Chapter 13 Organometallic Chemistry

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1 Chapter 13 Organometallic Chemistry 13-1 Historical Background 13-2 Organic Ligands and Nomenclature 13-3 The 18-Electron Rule 13-4 Ligands in Organometallic Chemistry 13-5 Bonding Between Metal Atoms and Organic π Systems 13-6 Complexes Containing M-C, M=C, and M C Bonds 13-7 Spectral Analysis and Characterization of Organometallic Complexes Inorganic Chemistry Third Ed. Gary L. Miessler, Donald A. Tarr, 2004, Pearson Prentice Ha

2 13-1 Historical Background Sandwich compounds Cluster compounds

3 13-1 Historical Background Other examples of organometallic compounds

4 13-1 Historical Background Organometallic Compound Organometallic chemistry is the study of chemical compounds containing bonds between carbon and a metal. Organometallic chemistry combines aspects of inorganic chemistry and organic chemistry. Organometallic compounds find practical use in stoichiometric and catalytically active compounds. Electron counting is key in understanding organometallic chemistry. The 18-electron rule is helpful in predicting the stabilities of organometallic compounds. Organometallic compounds which have 18 electrons (filled s, p, and d orbitals) are relatively stable. This suggests the compound is isolable, but it can result in the compound being inert.

5 13-1 Historical Background In attempt to synthesize fulvalene Produced an orange solid (ferrocene) Discovery of ferrocene began the era of modern organometallic chemistry. Staggered rings Eclipsed rings Skew rings

6 13-2 Organic Ligands and Nomenclature Write hydrocarbon ligands before the metal. η superscript Bridging ligand - μ Subscript indicating the number of metal atoms bridged.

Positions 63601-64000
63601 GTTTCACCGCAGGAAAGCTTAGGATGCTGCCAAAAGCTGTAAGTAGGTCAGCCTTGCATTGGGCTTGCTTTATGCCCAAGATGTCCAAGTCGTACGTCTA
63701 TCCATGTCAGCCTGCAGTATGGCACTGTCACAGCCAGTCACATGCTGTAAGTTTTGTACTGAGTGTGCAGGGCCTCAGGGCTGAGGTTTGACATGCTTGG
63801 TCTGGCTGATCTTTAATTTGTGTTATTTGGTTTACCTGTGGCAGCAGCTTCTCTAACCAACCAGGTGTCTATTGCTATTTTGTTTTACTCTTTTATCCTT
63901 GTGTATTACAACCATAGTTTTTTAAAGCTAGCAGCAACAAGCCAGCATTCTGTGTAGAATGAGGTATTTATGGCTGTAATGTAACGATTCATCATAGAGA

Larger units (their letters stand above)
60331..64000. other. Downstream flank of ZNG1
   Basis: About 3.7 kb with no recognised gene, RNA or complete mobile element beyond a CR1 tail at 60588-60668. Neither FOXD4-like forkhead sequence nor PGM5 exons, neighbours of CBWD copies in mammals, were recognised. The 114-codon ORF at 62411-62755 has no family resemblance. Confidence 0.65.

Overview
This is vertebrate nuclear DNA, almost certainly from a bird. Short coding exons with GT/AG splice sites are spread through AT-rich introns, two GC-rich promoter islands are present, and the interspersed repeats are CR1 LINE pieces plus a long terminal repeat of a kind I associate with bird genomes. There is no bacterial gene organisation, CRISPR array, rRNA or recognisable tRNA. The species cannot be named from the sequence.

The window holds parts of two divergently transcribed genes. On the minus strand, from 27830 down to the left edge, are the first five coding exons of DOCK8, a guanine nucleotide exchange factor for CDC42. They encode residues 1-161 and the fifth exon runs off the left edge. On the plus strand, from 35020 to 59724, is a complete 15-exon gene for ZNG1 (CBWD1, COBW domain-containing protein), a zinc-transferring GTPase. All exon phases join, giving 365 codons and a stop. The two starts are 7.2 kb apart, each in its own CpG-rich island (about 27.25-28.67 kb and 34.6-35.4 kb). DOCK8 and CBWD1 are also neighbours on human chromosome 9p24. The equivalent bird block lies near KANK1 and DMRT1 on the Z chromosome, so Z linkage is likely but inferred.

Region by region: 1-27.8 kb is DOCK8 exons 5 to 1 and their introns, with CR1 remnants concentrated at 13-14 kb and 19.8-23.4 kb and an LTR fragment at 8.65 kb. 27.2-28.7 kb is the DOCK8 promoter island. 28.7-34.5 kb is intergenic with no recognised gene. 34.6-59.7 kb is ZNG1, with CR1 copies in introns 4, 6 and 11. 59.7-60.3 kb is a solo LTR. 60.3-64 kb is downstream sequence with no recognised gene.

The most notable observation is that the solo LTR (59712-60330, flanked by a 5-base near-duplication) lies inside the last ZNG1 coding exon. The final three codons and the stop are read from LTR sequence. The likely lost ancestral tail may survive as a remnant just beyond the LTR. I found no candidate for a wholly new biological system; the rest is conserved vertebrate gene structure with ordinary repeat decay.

7 13-2 Organic Ligands and Nomenclature

8 13-3 The 18-Electron Rule ; counting electrons In main group chemistry, the octet rule Donor Pair method Neutral Ligand method

9 13-3 The 18-Electron Rule ; counting electrons M-M single bond counts as one electron per metal

10 13-3 The 18-Electron Rule ; why 18 electrons? s 2 p 6 vs s 2 p 6 d 10 Have to consider types of ligand Strong σ donor ability of CO Strong π acceptor ability of CO Good for 18- electron rule

11 13-3 The 18-Electron Rule ; why 18 electrons? [Zn(en) 3 ] 2+ ;?? Electron species good σ-donor not as strong as CO e g orbitals are not sufficiently antibonding TiF 6 2- ;?? Electron species σ-donor π-donor What happen?

12 Ligand field theory; Pi-Bonding metal-to-ligand π bonding or π back-bonding -Increase stability -Low-spin configuration -Result of transfer of negative charge away from the metal ion Ligand-to metal π bondin -decrease stability -high-spin configuration

13 13-3 The 18-Electron Rule ; square-planar complexes 16 electron complexes might be stable Square-planar complexes have important catalytic behavior Why?

14 13-4 Ligands in Organometallic Chemistry ; carbonyl (CO) complexes

15 13-4 Ligands in Organometallic Chemistry ; carbonyl (CO) complexes

16 13-4 Ligands in Organometallic Chemistry ; carbonyl (CO) complexes Experimental evidence Free CO vs M-CO Infrared spectroscopy and X-ray crystallography Free CO has a C-O stretch at 2143 cm -1 Cr(CO) 6 has a C-O stretch at 2000 cm -1 C-O distance pm Metal complexes 115 pm